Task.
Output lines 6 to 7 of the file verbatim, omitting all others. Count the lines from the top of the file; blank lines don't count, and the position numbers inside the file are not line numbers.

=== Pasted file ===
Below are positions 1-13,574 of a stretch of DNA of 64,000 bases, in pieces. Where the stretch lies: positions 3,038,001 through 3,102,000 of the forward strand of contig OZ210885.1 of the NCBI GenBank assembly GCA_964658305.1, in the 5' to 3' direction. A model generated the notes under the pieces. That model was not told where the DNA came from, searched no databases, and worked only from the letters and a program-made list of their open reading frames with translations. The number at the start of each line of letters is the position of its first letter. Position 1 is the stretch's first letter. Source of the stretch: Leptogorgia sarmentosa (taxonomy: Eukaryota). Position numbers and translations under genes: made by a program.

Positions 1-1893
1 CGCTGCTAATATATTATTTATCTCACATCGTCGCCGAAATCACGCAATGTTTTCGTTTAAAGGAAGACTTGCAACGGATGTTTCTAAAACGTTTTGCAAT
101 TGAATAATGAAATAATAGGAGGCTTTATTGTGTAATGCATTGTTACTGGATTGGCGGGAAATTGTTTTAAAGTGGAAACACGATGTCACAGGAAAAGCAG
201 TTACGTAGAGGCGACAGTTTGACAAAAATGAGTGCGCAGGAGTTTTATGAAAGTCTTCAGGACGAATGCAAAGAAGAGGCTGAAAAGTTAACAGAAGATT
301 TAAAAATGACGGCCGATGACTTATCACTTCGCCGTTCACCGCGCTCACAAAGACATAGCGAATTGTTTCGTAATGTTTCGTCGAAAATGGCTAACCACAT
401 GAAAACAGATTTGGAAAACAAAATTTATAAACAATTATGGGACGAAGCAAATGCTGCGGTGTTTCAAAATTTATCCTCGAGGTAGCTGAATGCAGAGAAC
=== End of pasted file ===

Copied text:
301 TAAAAATGACGGCCGATGACTTATCACTTCGCCGTTCACCGCGCTCACAAAGACATAGCGAATTGTTTCGTAATGTTTCGTCGAAAATGGCTAACCACAT
401 GAAAACAGATTTGGAAAACAAAATTTATAAACAATTATGGGACGAAGCAAATGCTGCGGTGTTTCAAAATTTATCCTCGAGGTAGCTGAATGCAGAGAAC